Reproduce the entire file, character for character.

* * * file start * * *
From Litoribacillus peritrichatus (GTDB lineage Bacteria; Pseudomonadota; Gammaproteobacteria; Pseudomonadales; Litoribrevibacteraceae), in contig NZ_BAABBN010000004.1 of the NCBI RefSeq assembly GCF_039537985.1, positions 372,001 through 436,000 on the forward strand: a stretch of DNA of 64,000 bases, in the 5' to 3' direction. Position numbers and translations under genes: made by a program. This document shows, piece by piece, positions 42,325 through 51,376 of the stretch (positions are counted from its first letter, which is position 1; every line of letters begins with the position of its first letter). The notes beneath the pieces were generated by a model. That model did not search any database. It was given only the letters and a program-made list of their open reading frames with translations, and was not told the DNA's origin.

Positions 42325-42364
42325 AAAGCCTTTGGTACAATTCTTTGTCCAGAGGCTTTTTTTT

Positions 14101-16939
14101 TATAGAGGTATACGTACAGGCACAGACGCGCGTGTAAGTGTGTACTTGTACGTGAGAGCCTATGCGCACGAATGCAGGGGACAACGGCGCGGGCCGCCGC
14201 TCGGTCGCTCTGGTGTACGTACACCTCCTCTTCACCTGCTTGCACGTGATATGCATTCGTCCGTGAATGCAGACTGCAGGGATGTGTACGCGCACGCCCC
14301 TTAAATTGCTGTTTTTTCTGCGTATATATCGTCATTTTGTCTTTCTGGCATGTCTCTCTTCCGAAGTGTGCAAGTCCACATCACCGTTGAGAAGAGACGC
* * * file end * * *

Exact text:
From Litoribacillus peritrichatus (GTDB lineage Bacteria; Pseudomonadota; Gammaproteobacteria; Pseudomonadales; Litoribrevibacteraceae), in contig NZ_BAABBN010000004.1 of the NCBI RefSeq assembly GCF_039537985.1, positions 372,001 through 436,000 on the forward strand: a stretch of DNA of 64,000 bases, in the 5' to 3' direction. Position numbers and translations under genes: made by a program. This document shows, piece by piece, positions 42,325 through 51,376 of the stretch (positions are counted from its first letter, which is position 1; every line of letters begins with the position of its first letter). The notes beneath the pieces were generated by a model. That model did not search any database. It was given only the letters and a program-made list of their open reading frames with translations, and was not told the DNA's origin.

Positions 42325-42364
42325 AAAGCCTTTGGTACAATTCTTTGTCCAGAGGCTTTTTTTT

Positions 14101-16939
14101 TATAGAGGTATACGTACAGGCACAGACGCGCGTGTAAGTGTGTACTTGTACGTGAGAGCCTATGCGCACGAATGCAGGGGACAACGGCGCGGGCCGCCGC
14201 TCGGTCGCTCTGGTGTACGTACACCTCCTCTTCACCTGCTTGCACGTGATATGCATTCGTCCGTGAATGCAGACTGCAGGGATGTGTACGCGCACGCCCC
14301 TTAAATTGCTGTTTTTTCTGCGTATATATCGTCATTTTGTCTTTCTGGCATGTCTCTCTTCCGAAGTGTGCAAGTCCACATCACCGTTGAGAAGAGACGC